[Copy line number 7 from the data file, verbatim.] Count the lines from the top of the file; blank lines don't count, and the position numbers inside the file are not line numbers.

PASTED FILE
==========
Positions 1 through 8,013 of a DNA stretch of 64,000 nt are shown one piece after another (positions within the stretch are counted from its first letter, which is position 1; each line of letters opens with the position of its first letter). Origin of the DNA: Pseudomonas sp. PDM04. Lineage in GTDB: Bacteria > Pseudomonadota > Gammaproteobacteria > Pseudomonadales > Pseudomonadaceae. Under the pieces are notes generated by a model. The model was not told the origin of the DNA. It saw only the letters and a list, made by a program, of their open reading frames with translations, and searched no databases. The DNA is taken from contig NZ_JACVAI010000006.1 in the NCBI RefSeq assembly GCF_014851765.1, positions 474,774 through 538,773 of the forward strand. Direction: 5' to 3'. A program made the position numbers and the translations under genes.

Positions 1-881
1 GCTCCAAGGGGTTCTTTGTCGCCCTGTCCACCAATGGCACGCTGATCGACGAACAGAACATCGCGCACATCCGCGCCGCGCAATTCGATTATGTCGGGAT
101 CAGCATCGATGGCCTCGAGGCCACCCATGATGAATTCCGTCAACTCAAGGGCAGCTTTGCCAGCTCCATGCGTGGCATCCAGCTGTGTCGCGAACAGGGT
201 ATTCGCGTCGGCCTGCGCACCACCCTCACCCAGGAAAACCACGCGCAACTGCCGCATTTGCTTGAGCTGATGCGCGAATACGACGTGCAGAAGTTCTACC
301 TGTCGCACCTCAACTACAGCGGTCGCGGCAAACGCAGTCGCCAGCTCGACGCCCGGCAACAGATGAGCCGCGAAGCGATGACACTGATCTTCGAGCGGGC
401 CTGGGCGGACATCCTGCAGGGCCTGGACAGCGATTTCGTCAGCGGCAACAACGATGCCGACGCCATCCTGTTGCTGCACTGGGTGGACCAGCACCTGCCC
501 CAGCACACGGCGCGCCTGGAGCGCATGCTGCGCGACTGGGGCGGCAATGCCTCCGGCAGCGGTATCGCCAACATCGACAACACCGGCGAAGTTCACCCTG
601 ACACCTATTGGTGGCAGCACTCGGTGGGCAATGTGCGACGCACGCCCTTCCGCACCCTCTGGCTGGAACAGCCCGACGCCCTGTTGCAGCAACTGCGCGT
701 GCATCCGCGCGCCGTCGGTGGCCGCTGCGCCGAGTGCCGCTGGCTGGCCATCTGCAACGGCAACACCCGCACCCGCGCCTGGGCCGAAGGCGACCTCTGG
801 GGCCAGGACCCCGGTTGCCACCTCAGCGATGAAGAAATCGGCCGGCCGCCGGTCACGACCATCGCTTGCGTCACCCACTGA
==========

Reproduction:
401 CTGGGCGGACATCCTGCAGGGCCTGGACAGCGATTTCGTCAGCGGCAACAACGATGCCGACGCCATCCTGTTGCTGCACTGGGTGGACCAGCACCTGCCC